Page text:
Ohio General Assembly resumes this week
When the Ohio General Assembly returns to action this week, there will be plenty of hot topics to cover.
According to the Columbus Dispatch, the ongoing debate over Medicaid expansion will be front and center, but far from the only issue.
Municipal income taxes have a target on their back from business groups. A new version of House Bill 5 could unify the income tax code for municipalities. But some city officials say the bill will wind up costing towns money they can’t afford to lose.
Internet cafes are hoping to overturn a law they say would put them out of business. The law limits payouts of sweepstakes machines. Along a similar vein, the legislature may step in to help veterans groups and fraternal organizations that use electronic raffle machines.
There are seven gun bills in the house and two in the senate, including a Stand Your Ground law. These are expected to attract plenty of attention as they are discussed.
Graduation tests are in limbo… after lawmakers failed to act on a plan to discontinue the Ohio Graduation Test and replace is with a tougher college and career readiness exam. If nothing is done, sophomores could be required to take all those tests, which would cost millions of dollars.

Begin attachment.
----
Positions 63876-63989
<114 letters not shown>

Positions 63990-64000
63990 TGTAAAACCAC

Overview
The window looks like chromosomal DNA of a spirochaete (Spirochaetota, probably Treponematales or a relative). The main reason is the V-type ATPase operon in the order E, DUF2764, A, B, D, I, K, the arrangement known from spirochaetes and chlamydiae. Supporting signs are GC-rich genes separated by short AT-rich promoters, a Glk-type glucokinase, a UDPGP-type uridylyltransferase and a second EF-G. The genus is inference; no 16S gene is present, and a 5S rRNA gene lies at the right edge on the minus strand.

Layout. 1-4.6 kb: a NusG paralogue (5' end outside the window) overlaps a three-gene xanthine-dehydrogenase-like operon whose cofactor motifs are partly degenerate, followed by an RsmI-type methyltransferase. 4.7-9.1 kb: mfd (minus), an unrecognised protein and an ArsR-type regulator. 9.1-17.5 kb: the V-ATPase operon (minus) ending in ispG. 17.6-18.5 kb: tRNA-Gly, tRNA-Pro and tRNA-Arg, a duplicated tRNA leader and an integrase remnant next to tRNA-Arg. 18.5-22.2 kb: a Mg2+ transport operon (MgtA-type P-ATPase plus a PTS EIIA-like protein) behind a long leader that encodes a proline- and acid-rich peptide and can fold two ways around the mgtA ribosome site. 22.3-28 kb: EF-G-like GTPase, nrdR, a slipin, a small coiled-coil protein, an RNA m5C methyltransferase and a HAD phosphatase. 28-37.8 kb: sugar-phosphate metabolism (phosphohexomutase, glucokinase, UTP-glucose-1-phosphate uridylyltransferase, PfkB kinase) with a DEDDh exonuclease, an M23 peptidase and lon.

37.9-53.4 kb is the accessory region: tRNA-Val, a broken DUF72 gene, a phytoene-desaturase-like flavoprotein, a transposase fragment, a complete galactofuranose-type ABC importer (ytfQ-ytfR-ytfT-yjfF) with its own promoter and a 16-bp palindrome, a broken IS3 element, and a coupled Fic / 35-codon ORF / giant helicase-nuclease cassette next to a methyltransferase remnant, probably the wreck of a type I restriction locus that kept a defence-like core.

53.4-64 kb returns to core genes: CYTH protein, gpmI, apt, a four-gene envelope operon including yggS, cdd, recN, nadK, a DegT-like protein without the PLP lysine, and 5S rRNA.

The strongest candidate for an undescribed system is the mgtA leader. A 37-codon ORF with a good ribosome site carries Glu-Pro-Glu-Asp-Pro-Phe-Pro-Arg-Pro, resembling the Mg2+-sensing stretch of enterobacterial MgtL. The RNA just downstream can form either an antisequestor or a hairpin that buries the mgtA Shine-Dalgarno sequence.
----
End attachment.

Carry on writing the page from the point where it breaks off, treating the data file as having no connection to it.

And finally, Senate Bill 109 is drawing scrutiny from democrats. It makes several election law changes, but the one under debate would count a vote if someone casting an absentee or provisional ballot both marks a candidate and writes in the same one. On traditional ballots, that type of vote would not count.
Portage County Sheriff's Office making cuts
The Portage County Sheriff is cutting costs by reducing security at the Kent and Ravenna courthouses, according to the Akron Beacon Journal.
The inmate work program will also be suspended.
It uses inmates for cleaning, mowing and painting projects around the county.
The moves come after the Portage County commission refused to extend the Sheriff’s Office budget. Some cuts are also being blamed on the county’s desire to reduce health care benefits ahead of the Affordable Care Act.
The commission says over the past five years, the Sheriff’s Office has exceeded its budget by $500 thousand to $ 1 million each year.
Cleveland's Main Avenue Bridge has structural issues
The Main Avenue Bridge in Cleveland received some ominous classifications by the National Bridge Inventory.